Love is never more at peace than when he's at home at Sea Island, and it shows in his demeanor. Standing in the learning-center lobby a little while later waiting for his ten-year-old son, Davis Love IV, whom they call "Dru," to finish a putting game with a friend in the teaching studio, Love jokes around with a man and his teenage son who are visiting from Michigan. The TV is tuned to the FBR Open, formerly the Phoenix Open, with its famously whooping, out-of-control galleries, and Love says, "Gee, what a shame my schedule didn't allow me to play there this week." Love's posture, as always, is super-erect. Penta says he picked this up from her dad, a strict, hardworking farmer and father of twelve from North Carolina. In person it seems more natural and less uptight than it does on TV, but also more intimidating. Love is tall, at six-foot-three, and he doesn't apologize for his height; you don't confuse his politeness with his being a pushover. Yet in the eyes there's a humorous alertness, and at the corners of his mouth a warmth that makes the father and son from Michigan feel comfortable.
Visitors come to Sea Island from all over, but the dominant ethos of the place is Old South—not the kitschy Old South of hoopskirts and moonlight-and-magnolia nostalgia (Sea Island is sleekly up to date; guest rooms at the Lodge have high-speed Internet connections), but rather a reverence for down-home, flag-waving values and generations of families honoring the past. The cover of this spring's resort newsletter, for example, depicts an absurdly cute toddler hunting Easter eggs attired in the type of big-buttoned sailor suit that well-turned-out children on the island surely wore fifty years ago. Both Sea Island proper, the main resort, and neighboring St. Simons Island, where Love actually lives and where the golf courses are located, are reachable only by causeway, which lends the entire community an air of detachment from the messiness of modern life. Many people who visit Sea Island own or rent houses there rather than stay in one of the 210 guest rooms available at the Cloister and its oceanfront annexes. (Another forty-two luxury rooms are available at the Sea Island Lodge at the golf courses.) The community was developed seventy-five years ago, and the Sea Island Company is still entirely owned by the Jones family, whose current head, Bill Jones III, just happens to be Davis Love III's neighbor and best friend.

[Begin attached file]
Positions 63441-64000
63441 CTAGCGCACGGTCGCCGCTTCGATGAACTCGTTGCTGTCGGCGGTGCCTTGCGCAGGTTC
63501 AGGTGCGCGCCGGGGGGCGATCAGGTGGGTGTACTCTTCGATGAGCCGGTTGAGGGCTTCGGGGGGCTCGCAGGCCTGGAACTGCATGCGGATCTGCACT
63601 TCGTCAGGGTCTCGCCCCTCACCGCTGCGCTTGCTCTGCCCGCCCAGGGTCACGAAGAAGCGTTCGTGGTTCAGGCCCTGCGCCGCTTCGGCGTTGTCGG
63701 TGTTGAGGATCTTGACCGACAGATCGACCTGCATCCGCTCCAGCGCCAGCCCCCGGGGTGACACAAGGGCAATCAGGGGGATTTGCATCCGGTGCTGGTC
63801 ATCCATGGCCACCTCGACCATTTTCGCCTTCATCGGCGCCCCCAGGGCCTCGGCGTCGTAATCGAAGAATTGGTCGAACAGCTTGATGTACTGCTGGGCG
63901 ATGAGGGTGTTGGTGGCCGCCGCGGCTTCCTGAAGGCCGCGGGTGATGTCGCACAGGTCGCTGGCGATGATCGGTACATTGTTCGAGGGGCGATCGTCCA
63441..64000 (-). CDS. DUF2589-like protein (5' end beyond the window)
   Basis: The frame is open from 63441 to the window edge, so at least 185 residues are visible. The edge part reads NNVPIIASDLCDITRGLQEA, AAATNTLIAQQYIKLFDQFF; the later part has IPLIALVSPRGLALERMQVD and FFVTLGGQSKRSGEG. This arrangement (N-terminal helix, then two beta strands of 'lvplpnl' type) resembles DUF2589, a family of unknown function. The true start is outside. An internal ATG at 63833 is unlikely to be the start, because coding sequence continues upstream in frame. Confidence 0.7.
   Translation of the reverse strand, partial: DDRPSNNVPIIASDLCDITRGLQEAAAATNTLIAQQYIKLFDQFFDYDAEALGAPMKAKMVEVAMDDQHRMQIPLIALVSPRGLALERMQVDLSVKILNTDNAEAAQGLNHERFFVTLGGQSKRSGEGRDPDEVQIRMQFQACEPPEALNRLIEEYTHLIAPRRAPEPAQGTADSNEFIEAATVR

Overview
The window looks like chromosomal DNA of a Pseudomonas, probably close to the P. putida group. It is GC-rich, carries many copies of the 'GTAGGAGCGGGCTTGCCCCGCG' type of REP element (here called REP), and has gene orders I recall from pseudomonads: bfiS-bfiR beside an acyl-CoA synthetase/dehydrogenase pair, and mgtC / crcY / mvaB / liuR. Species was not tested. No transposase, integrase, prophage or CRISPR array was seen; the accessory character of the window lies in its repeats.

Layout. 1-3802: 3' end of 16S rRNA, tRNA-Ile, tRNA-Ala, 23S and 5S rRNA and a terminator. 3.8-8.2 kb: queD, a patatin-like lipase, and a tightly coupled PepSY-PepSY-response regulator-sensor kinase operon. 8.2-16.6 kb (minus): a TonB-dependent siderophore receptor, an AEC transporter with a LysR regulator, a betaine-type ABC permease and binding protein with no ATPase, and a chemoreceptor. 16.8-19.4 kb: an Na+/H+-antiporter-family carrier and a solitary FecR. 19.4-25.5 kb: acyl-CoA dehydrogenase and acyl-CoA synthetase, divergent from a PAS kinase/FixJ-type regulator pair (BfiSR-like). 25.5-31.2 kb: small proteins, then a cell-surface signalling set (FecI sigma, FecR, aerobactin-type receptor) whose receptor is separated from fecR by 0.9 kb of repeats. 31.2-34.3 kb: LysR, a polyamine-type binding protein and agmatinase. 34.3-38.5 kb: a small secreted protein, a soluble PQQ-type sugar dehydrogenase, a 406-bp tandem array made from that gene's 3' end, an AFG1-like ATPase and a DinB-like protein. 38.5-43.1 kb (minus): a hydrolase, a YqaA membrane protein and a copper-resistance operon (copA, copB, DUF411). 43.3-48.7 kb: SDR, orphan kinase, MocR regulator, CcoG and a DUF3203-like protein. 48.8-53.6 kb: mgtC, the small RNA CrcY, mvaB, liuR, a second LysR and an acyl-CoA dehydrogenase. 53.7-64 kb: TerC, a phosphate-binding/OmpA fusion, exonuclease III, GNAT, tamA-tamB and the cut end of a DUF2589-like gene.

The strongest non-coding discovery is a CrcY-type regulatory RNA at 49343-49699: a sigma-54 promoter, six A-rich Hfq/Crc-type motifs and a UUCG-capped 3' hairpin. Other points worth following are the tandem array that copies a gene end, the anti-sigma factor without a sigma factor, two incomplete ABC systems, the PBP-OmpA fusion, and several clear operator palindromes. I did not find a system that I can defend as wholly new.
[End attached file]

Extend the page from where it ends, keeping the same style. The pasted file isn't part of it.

The Love family moved to Sea Island when Davis was thirteen and Mark was eleven. Their father, Davis Love Jr., had been the head pro at Atlanta Country Club but was attracted to Sea Island by the Jones family's vision to upgrade the resort's already well-known golf facilities to world-class status, and by the opportunity to teach more. He and Penta had honeymooned at Sea Island and visited often, so the decision to move was a no-brainer.
The Love boys were already proficient golfers, inspired in part by watching their dad play in occasional PGA Tour events (his best finish was a tenth-place tie at the 1970 Green Island Open Invitational), but the move to Sea Island sparked a new resolve in Trip, as the family called Davis III. At thirteen, the age of confirmations and bar mitzvahs, he told his dad he wanted to quit all other sports and devote himself exclusively to golf. For the next nine years, Trip and his dad were practically inseparable.
Love Jr.'s style of teaching was hardly didactic. "Davis liked to come across to his students as being less smart than he really was," says Lumpkin. "He liked to say things like, 'Gee, I wonder what would happen if you tried such and such,' as if he were just curious. In fact, he knew what would happen, but he also knew his students would learn better if they had the sense of figuring it out for themselves." With Davis and Mark, Lumpkin says, Love Jr. was endlessly inventive with drills and metaphors for conveying the essence of what needed to happen in the swing, but the only things he absolutely insisted on were gentlemanly conduct on the course and that the boys enjoy themselves.